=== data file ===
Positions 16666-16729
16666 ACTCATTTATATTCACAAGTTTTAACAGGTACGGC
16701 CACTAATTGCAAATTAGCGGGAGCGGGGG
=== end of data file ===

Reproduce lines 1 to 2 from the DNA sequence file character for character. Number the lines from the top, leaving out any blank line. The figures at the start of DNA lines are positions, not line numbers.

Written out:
Positions 16666-16729
16666 ACTCATTTATATTCACAAGTTTTAACAGGTACGGC